“They’re providing the kind of support that’s just not out there, that’s only provided by a handful of programs,” says Danielle Pulliam, a program officer with the Pinkerton Foundation, which has supported the group since 1996. “James O’Neal has found the secret sauce in terms of what’s needed: consistent caring adults in a young person’s life, but also letting them see what’s possible by having high standards.” 

Bucking conventional wisdom

Conventional wisdom among guidance counselors holds that high-poverty students may struggle at the nation’s elite colleges, so placing them in less competitive environments offers them more opportunity for success. A 2012 study published by the National Bureau of Economic Research found that most high-achieving, low-income students don’t apply to any competitive colleges. A separate study of 30 million college students from 1999 to 2013 revealed that while the number of children from low-income families attending four-year institutions rose rapidly during the 2000s, the share at selective colleges barely budged. This was despite efforts by schools such as those in the Ivy League to modify tuition policies to attract more low-income students.  

Courtesy of Nick Chiles/The Hechinger Report
James O’Neal, founder and executive director of Legal Outreach, points out a display that greets visitors at the program headquarters in New York.

Mr. O’Neal has dedicated the past 35 years to challenging the kind of thinking that he believes holds low-income students back.

Started with the goal of getting students motivated to perform in school by sparking an interest in a legal career, the organization has evolved into a broader college prep program that offers everything from writing courses and summer internships with blue-chip New York law firms to SAT prep and workshops to help students and their parents prepare for college applications and life.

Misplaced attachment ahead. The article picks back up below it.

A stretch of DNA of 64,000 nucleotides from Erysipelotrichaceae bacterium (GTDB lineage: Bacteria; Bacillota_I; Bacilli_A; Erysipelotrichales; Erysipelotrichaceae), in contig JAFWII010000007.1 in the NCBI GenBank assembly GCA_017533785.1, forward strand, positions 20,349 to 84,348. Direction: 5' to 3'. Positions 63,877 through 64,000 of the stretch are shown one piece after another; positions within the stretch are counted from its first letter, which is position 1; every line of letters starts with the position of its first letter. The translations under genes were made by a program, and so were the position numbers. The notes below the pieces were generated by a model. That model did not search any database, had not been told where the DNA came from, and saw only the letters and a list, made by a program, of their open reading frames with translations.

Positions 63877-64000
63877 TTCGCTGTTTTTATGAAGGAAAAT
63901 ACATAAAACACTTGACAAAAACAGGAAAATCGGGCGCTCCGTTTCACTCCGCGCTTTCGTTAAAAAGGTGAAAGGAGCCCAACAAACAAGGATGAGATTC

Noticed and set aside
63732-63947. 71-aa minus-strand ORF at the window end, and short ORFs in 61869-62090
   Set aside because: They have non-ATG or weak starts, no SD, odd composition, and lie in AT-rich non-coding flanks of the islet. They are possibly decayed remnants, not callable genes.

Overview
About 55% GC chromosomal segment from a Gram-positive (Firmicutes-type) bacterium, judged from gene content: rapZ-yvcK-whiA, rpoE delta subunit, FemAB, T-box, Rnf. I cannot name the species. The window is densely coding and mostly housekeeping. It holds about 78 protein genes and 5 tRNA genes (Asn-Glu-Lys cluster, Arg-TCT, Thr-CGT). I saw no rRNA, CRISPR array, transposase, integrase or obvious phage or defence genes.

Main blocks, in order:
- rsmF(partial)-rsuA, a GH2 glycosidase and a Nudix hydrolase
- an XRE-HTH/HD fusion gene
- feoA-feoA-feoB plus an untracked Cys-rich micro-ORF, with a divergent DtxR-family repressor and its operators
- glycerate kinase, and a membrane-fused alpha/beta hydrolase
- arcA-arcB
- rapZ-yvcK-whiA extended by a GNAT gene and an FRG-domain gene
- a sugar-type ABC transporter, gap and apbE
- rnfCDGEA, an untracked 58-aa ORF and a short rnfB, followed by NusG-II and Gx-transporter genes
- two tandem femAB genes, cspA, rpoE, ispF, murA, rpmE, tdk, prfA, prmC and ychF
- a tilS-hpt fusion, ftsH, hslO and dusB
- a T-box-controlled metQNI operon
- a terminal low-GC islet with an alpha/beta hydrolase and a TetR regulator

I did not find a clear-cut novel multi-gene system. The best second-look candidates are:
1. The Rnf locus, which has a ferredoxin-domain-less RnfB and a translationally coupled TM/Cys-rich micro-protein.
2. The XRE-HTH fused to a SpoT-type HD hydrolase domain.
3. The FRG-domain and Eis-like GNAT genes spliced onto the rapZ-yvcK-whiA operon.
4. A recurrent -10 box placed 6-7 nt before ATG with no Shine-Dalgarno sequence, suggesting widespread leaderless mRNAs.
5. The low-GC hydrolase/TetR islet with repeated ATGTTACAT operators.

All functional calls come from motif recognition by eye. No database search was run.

Students are recommended for the program by their teachers and must come from families that earn below a certain income threshold. Through its College Bound program, summer legal institute, and parent workshops, the organization serves about 400 students and 70 families each year.

Once they get to college, Legal Outreach graduates tend to do well. Nationally, only 18 percent of high school graduates from high-poverty schools achieve a four-year college degree, compared with 52 percent of graduates from more affluent schools, according to the National Student Clearinghouse Research Center. By contrast, roughly 79 percent of recent Legal Outreach alumni graduated college within four years, and 93 percent finished in six. Approximately 78 percent of the program’s graduates last year attended colleges considered “highly” or “very” selective, including: Yale, Cornell, Columbia, the Massachusetts Institute of Technology, Carnegie Mellon, Swarthmore, and Morehouse.

“The opportunities at that level are very different than what you are going to get at a local community college,” says Bethsheba Cooper, co-director of Legal Outreach, who has worked alongside Mr. O’Neal for 34 years. “You're talking about learning from people who are the best in the game.”

Making change, not money

In 1982, just weeks after finishing Harvard Law School, O’Neal found his way to New York. Instead of accepting a lucrative offer from a law firm, he decided his future lay in making change, not money. He had no training as a teacher, but he persuaded a high school principal to allow him to teach a law elective. O’Neal was convinced that if he could just get students excited about the law, they would find the motivation to propel themselves all the way to law school, a path he felt could transform the economic fortunes of entire families.

Standing in front of a classroom of 11th- and 12th-graders at the high school in Bedford-Stuyvesant in Brooklyn, O’Neal had a startling revelation. Some of the students who sat before him were just as skilled as his Harvard classmates at dissecting an argument. 

“They came up with fascinating arguments to support whatever side they were on,” he recalls. “For a second I thought, Had some of these kids gone to law school and just not told me?” 

But with his revelation came a bracing splash of cold reality: The students might possess nimble minds, but they lacked the basic skills to surmount the educational challenges that awaited them on the way to a law degree.